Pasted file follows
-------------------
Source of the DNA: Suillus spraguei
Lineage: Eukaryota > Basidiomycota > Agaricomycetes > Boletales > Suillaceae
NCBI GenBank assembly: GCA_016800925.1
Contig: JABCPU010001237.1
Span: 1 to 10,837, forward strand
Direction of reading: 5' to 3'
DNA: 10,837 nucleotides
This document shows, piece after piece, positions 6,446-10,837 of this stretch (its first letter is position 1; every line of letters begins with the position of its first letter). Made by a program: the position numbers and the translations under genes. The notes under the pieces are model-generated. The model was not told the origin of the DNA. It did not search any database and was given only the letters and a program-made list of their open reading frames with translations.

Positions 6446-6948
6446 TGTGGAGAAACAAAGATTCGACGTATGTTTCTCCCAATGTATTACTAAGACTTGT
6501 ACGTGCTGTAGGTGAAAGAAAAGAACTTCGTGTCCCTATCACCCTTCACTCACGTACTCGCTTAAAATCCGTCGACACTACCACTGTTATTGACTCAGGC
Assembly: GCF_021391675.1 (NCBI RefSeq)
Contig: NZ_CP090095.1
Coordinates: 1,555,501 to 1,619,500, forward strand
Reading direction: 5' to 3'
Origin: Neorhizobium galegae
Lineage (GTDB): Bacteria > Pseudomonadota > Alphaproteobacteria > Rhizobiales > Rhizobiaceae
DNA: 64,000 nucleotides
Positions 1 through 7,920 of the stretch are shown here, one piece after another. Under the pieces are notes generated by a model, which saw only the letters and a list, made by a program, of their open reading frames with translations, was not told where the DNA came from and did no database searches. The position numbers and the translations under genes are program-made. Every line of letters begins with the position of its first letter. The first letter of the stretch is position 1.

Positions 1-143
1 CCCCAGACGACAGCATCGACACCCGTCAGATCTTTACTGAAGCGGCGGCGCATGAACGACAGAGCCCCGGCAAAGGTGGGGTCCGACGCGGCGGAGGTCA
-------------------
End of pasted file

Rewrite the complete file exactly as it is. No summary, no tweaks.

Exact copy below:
Source of the DNA: Suillus spraguei
Lineage: Eukaryota > Basidiomycota > Agaricomycetes > Boletales > Suillaceae
NCBI GenBank assembly: GCA_016800925.1
Contig: JABCPU010001237.1
Span: 1 to 10,837, forward strand
Direction of reading: 5' to 3'
DNA: 10,837 nucleotides
This document shows, piece after piece, positions 6,446-10,837 of this stretch (its first letter is position 1; every line of letters begins with the position of its first letter). Made by a program: the position numbers and the translations under genes. The notes under the pieces are model-generated. The model was not told the origin of the DNA. It did not search any database and was given only the letters and a program-made list of their open reading frames with translations.

Positions 6446-6948
6446 TGTGGAGAAACAAAGATTCGACGTATGTTTCTCCCAATGTATTACTAAGACTTGT
6501 ACGTGCTGTAGGTGAAAGAAAAGAACTTCGTGTCCCTATCACCCTTCACTCACGTACTCGCTTAAAATCCGTCGACACTACCACTGTTATTGACTCAGGC
Assembly: GCF_021391675.1 (NCBI RefSeq)
Contig: NZ_CP090095.1
Coordinates: 1,555,501 to 1,619,500, forward strand
Reading direction: 5' to 3'
Origin: Neorhizobium galegae
Lineage (GTDB): Bacteria > Pseudomonadota > Alphaproteobacteria > Rhizobiales > Rhizobiaceae
DNA: 64,000 nucleotides
Positions 1 through 7,920 of the stretch are shown here, one piece after another. Under the pieces are notes generated by a model, which saw only the letters and a list, made by a program, of their open reading frames with translations, was not told where the DNA came from and did no database searches. The position numbers and the translations under genes are program-made. Every line of letters begins with the position of its first letter. The first letter of the stretch is position 1.

Positions 1-143
1 CCCCAGACGACAGCATCGACACCCGTCAGATCTTTACTGAAGCGGCGGCGCATGAACGACAGAGCCCCGGCAAAGGTGGGGTCCGACGCGGCGGAGGTCA